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Communication key in promoting value of captives: Panelists


BURLINGTON, Vt. – Risk managers and captive owners need to communicate the value of their captive insurance programs, especially in a hard market and difficult economy, experts say.

Risk managers should be prepared to defend the surplus a captive has built up in today’s economy when organizations may be looking to it as a means for cash flow, panelists said Tuesday during a session at the Vermont Captive Insurance Association’s 2023 annual conference.

The hard market is increasing rates for property and other lines of coverage, said Karin Landry, managing partner, Spring Consulting Group LLC in Boston.

“We’ve seen increases of 30% up to 300% for certain lines of coverage,” Ms. Landry said.

An uncertain economy has heightened management’s focus on various things, including captives, and proving the value of a captive is coming to the forefront, she said.

“CFOs are always looking for ways to save money. Whenever you have a new CFO, everyone’s always worried about what’s in that piggy bank,” Ms. Landry said.

Organizations have competing priorities in today’s economic environment, which may lead to questions about whether captives are really adding value, she said.

“In the long run captives have shown their value, but these are the kinds of questions that we see clients dealing with on a day-to-day basis,” she said.

In a hard market, captives can be used as “a problem-solving tool” to combat rate increases and capacity reductions in lines such as cyber and property, said Michael Lubben, Chicago-based vice president of risk management and benefits at Henry Crown and Co./CCI.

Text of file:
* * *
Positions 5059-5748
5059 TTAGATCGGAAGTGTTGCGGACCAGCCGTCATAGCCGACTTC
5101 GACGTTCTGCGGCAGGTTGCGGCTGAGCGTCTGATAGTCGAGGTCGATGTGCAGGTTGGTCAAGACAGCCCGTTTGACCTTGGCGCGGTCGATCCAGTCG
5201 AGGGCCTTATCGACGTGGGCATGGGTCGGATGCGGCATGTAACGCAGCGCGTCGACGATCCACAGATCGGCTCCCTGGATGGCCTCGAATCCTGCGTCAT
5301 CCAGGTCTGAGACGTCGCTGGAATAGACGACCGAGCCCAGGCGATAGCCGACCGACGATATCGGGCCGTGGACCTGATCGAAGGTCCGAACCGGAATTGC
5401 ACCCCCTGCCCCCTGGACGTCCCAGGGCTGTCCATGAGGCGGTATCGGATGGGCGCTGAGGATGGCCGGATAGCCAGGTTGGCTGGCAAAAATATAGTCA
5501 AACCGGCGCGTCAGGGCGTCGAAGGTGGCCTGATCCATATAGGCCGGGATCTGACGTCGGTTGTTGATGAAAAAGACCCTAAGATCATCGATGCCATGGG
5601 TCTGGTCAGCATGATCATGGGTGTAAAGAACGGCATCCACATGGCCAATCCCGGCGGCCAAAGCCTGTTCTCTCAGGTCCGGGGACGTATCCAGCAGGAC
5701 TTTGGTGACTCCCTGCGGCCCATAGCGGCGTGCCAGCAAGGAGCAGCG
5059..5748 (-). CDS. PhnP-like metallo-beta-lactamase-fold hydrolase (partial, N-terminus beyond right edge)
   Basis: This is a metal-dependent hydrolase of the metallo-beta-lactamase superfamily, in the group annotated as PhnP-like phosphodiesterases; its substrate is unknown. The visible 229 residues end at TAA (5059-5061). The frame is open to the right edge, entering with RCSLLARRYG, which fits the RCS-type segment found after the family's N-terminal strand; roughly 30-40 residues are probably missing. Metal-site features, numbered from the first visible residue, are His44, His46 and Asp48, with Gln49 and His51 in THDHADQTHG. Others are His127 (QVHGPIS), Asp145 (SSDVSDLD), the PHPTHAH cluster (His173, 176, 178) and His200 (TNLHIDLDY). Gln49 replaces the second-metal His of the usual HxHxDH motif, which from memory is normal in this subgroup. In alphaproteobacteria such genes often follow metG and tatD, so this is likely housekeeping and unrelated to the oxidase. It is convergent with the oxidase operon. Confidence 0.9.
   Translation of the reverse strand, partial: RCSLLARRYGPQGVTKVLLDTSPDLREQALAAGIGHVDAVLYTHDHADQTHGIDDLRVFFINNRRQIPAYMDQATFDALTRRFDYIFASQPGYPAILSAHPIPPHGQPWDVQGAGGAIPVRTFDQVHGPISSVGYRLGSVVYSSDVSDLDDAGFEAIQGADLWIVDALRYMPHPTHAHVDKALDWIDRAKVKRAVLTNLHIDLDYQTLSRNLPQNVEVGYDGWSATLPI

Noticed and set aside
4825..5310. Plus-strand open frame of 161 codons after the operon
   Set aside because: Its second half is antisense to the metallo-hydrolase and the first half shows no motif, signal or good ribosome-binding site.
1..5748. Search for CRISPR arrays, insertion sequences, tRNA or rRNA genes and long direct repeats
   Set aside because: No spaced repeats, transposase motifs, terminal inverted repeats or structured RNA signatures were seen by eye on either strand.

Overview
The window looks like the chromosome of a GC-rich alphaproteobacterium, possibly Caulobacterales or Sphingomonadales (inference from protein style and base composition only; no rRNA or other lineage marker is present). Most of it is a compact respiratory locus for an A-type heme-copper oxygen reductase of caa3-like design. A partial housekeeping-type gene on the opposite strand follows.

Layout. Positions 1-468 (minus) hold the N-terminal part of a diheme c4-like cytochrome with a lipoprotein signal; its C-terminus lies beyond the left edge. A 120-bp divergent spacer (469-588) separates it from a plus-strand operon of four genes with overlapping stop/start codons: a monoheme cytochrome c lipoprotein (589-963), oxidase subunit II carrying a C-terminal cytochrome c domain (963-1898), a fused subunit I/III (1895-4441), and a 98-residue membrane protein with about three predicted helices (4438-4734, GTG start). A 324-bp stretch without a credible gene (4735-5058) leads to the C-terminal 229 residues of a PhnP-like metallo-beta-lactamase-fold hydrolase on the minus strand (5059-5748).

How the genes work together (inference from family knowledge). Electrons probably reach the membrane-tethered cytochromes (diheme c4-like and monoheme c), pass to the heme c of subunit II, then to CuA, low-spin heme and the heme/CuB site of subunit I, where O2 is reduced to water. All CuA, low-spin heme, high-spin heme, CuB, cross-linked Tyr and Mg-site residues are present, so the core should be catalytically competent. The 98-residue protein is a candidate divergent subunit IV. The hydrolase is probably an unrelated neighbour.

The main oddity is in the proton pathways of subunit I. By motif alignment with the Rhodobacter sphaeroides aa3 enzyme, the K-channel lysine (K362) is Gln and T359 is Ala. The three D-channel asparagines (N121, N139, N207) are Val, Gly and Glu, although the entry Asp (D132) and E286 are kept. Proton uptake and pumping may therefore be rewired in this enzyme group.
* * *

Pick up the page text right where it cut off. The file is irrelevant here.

By increasing retentions and putting in place a deductible buy-back, organizations may be able to draw greater competition among commercial insurers for their insurance program, Mr. Lubben said.

“A captive is a risk mitigation tool that companies are going to use to be able to get coverages or compete against coverages that you’d see in the market,” said Allan Autry, tax partner, Johnson Lambert LLP, in Raleigh, North Carolina, who moderated the panel.

Risk managers are often dealing with executives that need to approve the formation of a captive, Mr. Lubben said.

“They don’t know anything about captives, so the first step is to just provide that education and talk them through to this thing actually does exist and does work,” he said.

Having great communication with various parties, including insurance brokers, actuaries, the captive board and internal senior management, is critical to achieving a clear understanding of the value a captive can provide to the organization, Mr. Lubben said.